Johnny Guitar was born in county Armagh in 1980. He spent his teenage years reading vast amounts about Irish and Russian history while simultaneously maintaining an unhealthy obsession with Louise Wener. After a couple of years faffing around pretending to be a journalist, he went off to university in 2000. Five years and two degrees later he moved to Belfast with his partner and took up a lowly job in the media where he remains to this day. Johnny blogs at Your Friend in the North.
Why do you blog? > To get the ideas floating frantically around my head put into a coherent form of words.
What has been your best blogging experience? > Any engagement with a reader who contributes a thoughtful comment in response to one of my posts.
What has been your worst blogging experience? > Getting drawn into a pointless dispute about the BBC reality TV series The Apprentice with a friend of one of the contestants who took umbrage at some of my remarks.
What would be your main blogging advice to a novice blogger? > Uphold a clear set of principles, write for no one but yourself and don't take it too seriously.
What are you reading at the moment? > Shelley's Revolutionary Year by Paul Foot.
What is the best novel you've ever read? > Decline and Fall by Evelyn Waugh.
What is your favourite poem? > 'An Ulsterman' by John Hewitt.
What is your favourite movie? > La Chinoise.
What is your favourite song? > 'Faster' by Manic Street Preachers. Well, that's what it is today. Ask me the same question tomorrow and I'll most likely give you a different answer.
Who is your favourite composer? > Shostakovich.
Can you name a major moral, political or intellectual issue on which you've ever changed your mind? > Just over two years ago I came to the conclusion that I had been wrong to oppose the intervention to topple the Ba'athist dictatorship in Iraq. In doing so I realized that changing your mind is not always a bad thing.
Can you name a work of non-fiction which has had a major and lasting influence on how you think about the world? > Anything written by Christopher Hitchens concerning the fight against terrorism and totalitarianism following the attacks of September 11th 2001. Reading his various articles and essays finally made me appreciate the absolute necessity of the current struggle and the hopelessness of those on the left who preach either spineless neutrality or treacherous support for the forces of reaction.
What philosophical thesis do you think it most important to disseminate? > May I borrow Terry Glavin's answer? ('Social-democratic internationalism.')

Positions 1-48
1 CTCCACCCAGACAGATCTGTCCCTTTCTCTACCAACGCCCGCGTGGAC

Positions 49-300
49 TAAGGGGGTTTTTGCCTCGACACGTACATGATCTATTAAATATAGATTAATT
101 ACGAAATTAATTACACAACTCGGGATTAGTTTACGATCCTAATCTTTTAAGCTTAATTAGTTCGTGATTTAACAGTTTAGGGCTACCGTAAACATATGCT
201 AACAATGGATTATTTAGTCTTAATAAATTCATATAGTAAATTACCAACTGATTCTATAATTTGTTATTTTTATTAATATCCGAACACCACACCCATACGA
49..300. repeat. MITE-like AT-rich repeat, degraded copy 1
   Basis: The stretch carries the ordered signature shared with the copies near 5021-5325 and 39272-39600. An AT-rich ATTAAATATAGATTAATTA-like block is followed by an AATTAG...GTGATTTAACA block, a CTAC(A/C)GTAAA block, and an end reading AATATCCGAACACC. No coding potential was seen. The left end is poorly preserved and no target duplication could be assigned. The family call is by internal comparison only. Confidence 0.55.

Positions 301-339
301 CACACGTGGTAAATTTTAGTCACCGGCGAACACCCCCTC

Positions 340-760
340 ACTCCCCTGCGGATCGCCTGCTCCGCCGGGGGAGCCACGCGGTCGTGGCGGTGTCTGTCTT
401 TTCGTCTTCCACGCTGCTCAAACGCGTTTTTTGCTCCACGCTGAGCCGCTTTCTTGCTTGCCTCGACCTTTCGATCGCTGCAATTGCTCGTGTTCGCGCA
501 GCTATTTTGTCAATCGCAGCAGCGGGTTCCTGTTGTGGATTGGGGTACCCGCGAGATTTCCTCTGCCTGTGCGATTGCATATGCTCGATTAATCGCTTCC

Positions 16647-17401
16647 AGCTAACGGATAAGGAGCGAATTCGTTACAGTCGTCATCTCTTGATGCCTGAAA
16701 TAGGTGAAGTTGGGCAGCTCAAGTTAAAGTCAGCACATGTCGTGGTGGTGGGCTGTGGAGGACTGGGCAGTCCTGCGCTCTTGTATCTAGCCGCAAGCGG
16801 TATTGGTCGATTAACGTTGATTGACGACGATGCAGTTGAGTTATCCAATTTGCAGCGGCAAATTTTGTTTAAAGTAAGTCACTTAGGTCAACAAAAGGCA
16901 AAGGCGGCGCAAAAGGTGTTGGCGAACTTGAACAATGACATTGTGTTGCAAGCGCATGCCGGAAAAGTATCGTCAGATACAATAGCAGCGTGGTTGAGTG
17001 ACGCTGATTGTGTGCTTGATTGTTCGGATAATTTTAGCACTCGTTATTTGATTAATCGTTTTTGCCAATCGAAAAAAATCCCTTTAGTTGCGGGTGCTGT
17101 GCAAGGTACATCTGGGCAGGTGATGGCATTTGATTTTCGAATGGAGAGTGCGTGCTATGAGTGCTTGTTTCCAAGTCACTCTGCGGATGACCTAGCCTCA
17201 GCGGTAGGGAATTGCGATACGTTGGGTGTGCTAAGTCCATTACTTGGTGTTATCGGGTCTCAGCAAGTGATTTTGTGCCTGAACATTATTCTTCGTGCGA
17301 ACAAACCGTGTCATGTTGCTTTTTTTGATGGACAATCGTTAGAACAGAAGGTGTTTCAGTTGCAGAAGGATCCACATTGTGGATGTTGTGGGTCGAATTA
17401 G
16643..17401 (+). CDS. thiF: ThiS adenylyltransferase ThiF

What philosophical thesis do you think it most important to combat? > Postmodernism.
Who are your political heroes? > The trade unionists that organized strikes and marches in protest against terrorist violence in Northern Ireland back in the early 1990s. They played a small but significant role in helping to illustrate the opposition of ordinary working people to the killing and did their bit to force the sectarian death squads to end their campaigns. Unfortunately, these days people are more likely to remember the non-existent input of Hillary Clinton into the peace process.
What is your favourite piece of political wisdom? > 'The ruling ideas of each age have ever been the ideas of its ruling class.'
If you could effect one major policy change in the governing of your country, what would it be? > I would abolish faith-based education. Apart from the fact that it offers absolutely nothing, it has also done immeasurable damage here in Northern Ireland by contributing to the sectarian apartheid in our society.
What do you consider to be the main threat to the future peace and security of the world? > Nationalism and religion.
Do you think you could ever be married to, or in a long-term relationship with, someone with radically different political views from your own? > I already am.
What is your favourite proverb? > 'It doesn't matter what you give a pig, it'll still shite black.'
What commonly enjoyed activities do you regard as a waste of time? > Video games.
If you were to relive your life to this point, is there anything you'd do differently? > I would brake slightly earlier in order to avoid crashing into the car in front of me at a set of traffic lights in Portadown on March 17th 1999.
Who would play you in the movie about your life? > Adrian Edmondson.
What would your ideal holiday be? > A week in Paris is always a delight.
Who is your favourite comedian or humorist? > Chris Morris.
Who are your sporting heroes? > The 2002 Armagh Gaelic football team.
If you could have one (more or less realistic) wish come true, what would you wish for? > I would like to see the Labour Party organize in Northern Ireland. Its failure to do so and the extent to which its presence could have helped reduce sectarian division is for me one of the great 'what ifs?' of 20th century Irish history.
How, if at all, would you change your life were you suddenly to win or inherit an enormously large sum of money? > I'd buy more hardback books.
If you could have any three guests, past or present, to dinner who would they be? > Michael Collins, Cathal Goulding and Gerry Adams.
[The normblog profile is a weekly Friday morning feature. A list of all the profiles to date, and the links to them, can be found here.]